(CMR) Aspiring US judge Shelitha Robertson (62) was found guilty last week of defrauding the federal government of more than $7 million in COVID-19 relief funds, which were used to buy a Rolls-Royce car, a motorcycle, and a 10-carat diamond ring for $148,000, among other things.
A jury deliberated for about 13 hours over two days before finding Shelitha Robertson guilty on three counts of wire fraud and single counts of money laundering and conspiracy to commit wire fraud.
Robertson, an Atlanta lawyer and business owner who was previously employed by the city as a police officer and attorney, fraudulently obtained the money in loans under the Paycheck Protection Program (PPP).
According to court documents and evidence presented at trial, Robertson, of Atlanta, conspired to submit PPP loan applications on behalf of four businesses she owned. The loan applications falsely inflated the number of employees and average monthly payroll for each of the four businesses, inducing larger PPP loans than Robertson could legitimately obtain.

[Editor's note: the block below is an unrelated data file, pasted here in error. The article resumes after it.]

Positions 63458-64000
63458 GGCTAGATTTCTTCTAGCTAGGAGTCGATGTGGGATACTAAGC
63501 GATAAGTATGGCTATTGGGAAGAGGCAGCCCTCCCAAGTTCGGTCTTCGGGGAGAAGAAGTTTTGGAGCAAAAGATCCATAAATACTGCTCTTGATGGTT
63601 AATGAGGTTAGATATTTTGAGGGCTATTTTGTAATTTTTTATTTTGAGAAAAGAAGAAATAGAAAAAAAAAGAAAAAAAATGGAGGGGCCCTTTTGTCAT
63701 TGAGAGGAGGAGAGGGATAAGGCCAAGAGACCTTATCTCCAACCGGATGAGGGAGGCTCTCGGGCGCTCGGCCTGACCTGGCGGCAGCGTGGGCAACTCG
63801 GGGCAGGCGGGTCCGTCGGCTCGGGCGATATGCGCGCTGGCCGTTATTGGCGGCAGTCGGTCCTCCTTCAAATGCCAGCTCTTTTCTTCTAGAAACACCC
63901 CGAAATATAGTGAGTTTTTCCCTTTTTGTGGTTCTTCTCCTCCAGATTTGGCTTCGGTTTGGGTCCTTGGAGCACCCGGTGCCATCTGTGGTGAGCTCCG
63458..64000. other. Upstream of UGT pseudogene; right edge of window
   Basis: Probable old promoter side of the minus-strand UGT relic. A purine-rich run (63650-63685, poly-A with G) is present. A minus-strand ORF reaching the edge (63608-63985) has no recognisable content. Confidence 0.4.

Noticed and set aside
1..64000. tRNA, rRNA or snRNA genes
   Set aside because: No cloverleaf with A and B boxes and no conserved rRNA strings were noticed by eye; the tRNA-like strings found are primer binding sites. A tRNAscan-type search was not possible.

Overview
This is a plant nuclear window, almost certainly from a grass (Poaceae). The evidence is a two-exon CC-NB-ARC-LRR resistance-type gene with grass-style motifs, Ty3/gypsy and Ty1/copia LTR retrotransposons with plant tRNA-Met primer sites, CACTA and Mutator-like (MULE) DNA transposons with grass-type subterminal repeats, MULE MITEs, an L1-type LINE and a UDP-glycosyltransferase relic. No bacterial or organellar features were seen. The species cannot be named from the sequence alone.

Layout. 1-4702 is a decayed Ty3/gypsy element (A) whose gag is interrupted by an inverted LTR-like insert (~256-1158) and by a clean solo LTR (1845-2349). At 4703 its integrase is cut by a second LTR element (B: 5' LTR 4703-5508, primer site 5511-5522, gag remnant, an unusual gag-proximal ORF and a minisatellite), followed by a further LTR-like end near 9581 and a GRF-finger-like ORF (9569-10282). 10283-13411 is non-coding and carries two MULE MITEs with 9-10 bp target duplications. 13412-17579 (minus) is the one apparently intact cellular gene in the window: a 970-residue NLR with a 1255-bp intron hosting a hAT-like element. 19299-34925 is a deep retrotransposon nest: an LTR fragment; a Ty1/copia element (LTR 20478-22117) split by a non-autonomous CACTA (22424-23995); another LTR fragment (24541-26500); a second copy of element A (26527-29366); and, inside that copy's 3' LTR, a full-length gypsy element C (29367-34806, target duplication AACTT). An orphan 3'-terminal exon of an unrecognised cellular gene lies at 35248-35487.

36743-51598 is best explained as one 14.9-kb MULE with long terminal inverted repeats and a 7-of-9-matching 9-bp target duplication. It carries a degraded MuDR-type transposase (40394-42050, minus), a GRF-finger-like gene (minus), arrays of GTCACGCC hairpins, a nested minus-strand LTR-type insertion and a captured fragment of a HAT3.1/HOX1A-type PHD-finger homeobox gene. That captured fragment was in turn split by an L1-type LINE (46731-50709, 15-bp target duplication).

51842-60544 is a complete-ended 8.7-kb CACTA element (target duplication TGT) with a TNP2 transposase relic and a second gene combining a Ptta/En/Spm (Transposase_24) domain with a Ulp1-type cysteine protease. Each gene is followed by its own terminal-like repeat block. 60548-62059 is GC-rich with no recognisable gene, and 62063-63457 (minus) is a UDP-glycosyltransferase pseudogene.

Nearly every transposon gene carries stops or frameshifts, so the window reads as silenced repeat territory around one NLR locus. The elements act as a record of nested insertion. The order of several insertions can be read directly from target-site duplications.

The US Department of Justice also reported that Robertson and a co-conspirator also caused the submission of false tax documents to support the false statements in each loan application.
Robertson is scheduled to be sentenced on April 11, 2024, and faces a maximum penalty of 20 years in prison for each count of conspiracy to commit wire fraud and wire fraud and a maximum penalty of 10 years in prison for money laundering. A federal district court judge will determine any sentence after considering the U.S. Sentencing Guidelines and other statutory factors.
Robertson is the second defendant to be convicted as part of the Justice Department’s prosecution of an approximately $15 million PPP fraud conspiracy. Robertson’s co-conspirator pleaded guilty prior to trial.
In May 2021, the Attorney General established the COVID-19 Fraud Enforcement Task Force to marshal the resources of the Justice Department in partnership with agencies across government to enhance efforts to combat and prevent pandemic-related fraud.
The task force bolsters efforts to investigate and prosecute the most culpable domestic and international criminal actors and assists agencies tasked with administering relief programs to prevent fraud by augmenting and incorporating existing coordination mechanisms, identifying resources and techniques to uncover fraudulent actors and their schemes, and sharing and harnessing information and insights gained from prior enforcement efforts.